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Brain Regions Impaired By Alcoholism Identified By fMRI Studies In Young Adult, Female Alcoholics

Date:
February 20, 2001
Source:
University Of California, San Diego School Of Medicine
Summary:
Specific areas of the brain impaired by years of heavy drinking have been identified in young adult women by researchers at the University of California, San Diego (UCSD) School of Medicine and the Veterans Affairs Health Care System, San Diego.

Specific areas of the brain impaired by years of heavy drinking have been identified in young adult women by researchers at the University of California, San Diego (UCSD) School of Medicine and the Veterans Affairs Health Care System, San Diego. Previously, investigators have relied on thinking and memory tests to gauge brain dysfunction in alcoholics, but no one had identified the actual brain sites where impairment occurs in young adults.

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Published in the February issue of Alcoholism: Clinical & Experimental Research, the study utilized sophisticated brain scans called functional magnetic resonance imaging (fMRI). The research was headed by Susan F. Tapert, Ph.D., UCSD assistant adjunct professor of psychiatry and a clinical psychologist at the Veterans Affairs Health Care System, who notes that “our findings suggest that even young and physically healthy individuals risk damaging their brains through chronic, heavy use of alcohol.” Tapert's team included Sandra A. Brown, Ph.D., and Gregory G. Brown, Ph.D., both of UCSD and the Veterans Affairs Health Care System, San Diego.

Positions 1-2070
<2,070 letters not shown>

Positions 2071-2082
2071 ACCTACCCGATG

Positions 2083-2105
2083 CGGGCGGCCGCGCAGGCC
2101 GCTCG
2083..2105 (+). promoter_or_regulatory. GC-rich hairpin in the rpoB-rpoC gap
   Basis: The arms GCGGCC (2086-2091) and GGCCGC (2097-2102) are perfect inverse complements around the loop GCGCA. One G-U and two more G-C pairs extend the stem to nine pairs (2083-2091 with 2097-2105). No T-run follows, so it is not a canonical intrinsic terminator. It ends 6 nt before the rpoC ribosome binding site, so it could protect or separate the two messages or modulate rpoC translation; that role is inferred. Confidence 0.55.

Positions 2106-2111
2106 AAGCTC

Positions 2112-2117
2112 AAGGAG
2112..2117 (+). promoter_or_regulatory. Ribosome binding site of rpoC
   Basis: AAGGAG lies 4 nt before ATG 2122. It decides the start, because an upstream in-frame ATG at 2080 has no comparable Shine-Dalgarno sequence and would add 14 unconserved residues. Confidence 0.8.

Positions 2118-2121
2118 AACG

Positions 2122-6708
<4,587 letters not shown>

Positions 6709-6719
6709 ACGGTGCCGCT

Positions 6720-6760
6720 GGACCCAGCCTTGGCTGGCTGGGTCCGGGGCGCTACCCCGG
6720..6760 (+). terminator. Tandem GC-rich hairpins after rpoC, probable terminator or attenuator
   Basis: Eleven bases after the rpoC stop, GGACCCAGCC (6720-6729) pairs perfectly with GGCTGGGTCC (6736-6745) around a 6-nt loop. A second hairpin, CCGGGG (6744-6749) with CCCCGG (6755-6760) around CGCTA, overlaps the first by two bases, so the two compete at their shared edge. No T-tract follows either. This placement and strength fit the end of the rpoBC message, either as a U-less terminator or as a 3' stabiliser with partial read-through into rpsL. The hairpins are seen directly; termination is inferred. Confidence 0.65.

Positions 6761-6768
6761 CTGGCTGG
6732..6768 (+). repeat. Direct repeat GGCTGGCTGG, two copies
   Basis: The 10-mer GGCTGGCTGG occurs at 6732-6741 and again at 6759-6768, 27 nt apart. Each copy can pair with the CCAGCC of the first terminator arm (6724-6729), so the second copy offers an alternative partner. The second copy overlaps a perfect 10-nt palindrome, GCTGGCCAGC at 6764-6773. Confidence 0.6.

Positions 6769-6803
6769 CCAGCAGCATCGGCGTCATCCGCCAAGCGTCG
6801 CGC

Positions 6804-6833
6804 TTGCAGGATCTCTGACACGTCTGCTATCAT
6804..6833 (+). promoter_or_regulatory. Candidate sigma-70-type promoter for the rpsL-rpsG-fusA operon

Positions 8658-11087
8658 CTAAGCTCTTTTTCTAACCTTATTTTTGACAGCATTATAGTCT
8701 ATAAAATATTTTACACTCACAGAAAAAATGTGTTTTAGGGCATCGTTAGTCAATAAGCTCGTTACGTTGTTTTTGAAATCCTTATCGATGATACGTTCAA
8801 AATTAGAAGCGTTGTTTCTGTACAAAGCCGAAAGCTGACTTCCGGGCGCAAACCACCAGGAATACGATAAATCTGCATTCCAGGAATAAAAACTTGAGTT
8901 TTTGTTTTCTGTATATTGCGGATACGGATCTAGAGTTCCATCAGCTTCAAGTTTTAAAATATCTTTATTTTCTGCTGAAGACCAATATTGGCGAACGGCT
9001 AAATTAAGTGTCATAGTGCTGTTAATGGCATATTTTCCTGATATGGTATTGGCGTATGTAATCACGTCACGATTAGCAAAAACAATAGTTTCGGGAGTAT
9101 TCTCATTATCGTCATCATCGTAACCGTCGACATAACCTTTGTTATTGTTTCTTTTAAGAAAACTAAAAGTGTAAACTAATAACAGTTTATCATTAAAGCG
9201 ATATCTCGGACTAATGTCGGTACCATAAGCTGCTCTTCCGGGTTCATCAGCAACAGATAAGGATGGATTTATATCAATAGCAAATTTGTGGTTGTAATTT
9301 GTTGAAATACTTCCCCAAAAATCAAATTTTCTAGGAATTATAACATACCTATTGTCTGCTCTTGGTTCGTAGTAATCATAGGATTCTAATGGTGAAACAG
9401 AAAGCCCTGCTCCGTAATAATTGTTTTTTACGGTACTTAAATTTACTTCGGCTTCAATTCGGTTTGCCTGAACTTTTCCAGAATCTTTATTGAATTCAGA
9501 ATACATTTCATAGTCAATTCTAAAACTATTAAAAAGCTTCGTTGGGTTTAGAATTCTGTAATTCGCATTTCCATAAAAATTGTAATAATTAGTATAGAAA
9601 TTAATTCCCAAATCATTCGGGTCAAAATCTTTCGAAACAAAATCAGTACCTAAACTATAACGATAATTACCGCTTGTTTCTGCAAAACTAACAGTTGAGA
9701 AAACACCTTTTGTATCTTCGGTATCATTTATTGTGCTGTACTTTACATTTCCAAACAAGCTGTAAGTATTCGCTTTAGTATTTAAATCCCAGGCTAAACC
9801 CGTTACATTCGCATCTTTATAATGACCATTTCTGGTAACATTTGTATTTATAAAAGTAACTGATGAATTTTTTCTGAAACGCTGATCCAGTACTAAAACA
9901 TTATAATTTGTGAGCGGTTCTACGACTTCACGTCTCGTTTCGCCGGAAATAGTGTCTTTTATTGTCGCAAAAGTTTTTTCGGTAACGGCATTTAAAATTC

Tapert notes that characterizing specific areas of brain dysfunction caused by heavy drinking is critical to understanding how and when early alcoholism leads to brain impairment. She adds that her team is conducting further research with teenage boys and girls to determine which brain regions are affected early in the clinical course of alcoholism.

In the published work, Tapert and her team recruited and tested young women 18- to 25-years-old with a history of alcohol abuse since adolescence, and a group of same-age women with no history of heavy drinking. Both groups of women had abstained from alcohol for the previous 72 hours. As the women performed a nonverbal working memory test, the researchers found the alcoholic women had significant abnormalities, especially on the brain’s right side, and in the frontal lobe and parietal lobe, which is located in the upper back portion of the brain. These are areas of the brain previously identified as active when normal individuals perform spatial tasks such as reading maps, doing puzzles or mentally calculating math problems.

To determine the specific brain sites impacted in the women, the researchers utilized fMRI, which works by measuring changes in blood oxygen levels during neural activity, such as performing cognitive and memory tasks. In a clinical setting, conventional MRI is a noninvasive tool that provides detailed pictures of the anatomy of the brain. fMRI expands on this imaging capability by taking pictures of the brain every few seconds, so that researchers can paste together what Tapert calls a “movie” of activity in the brain while the subject is doing a mental task.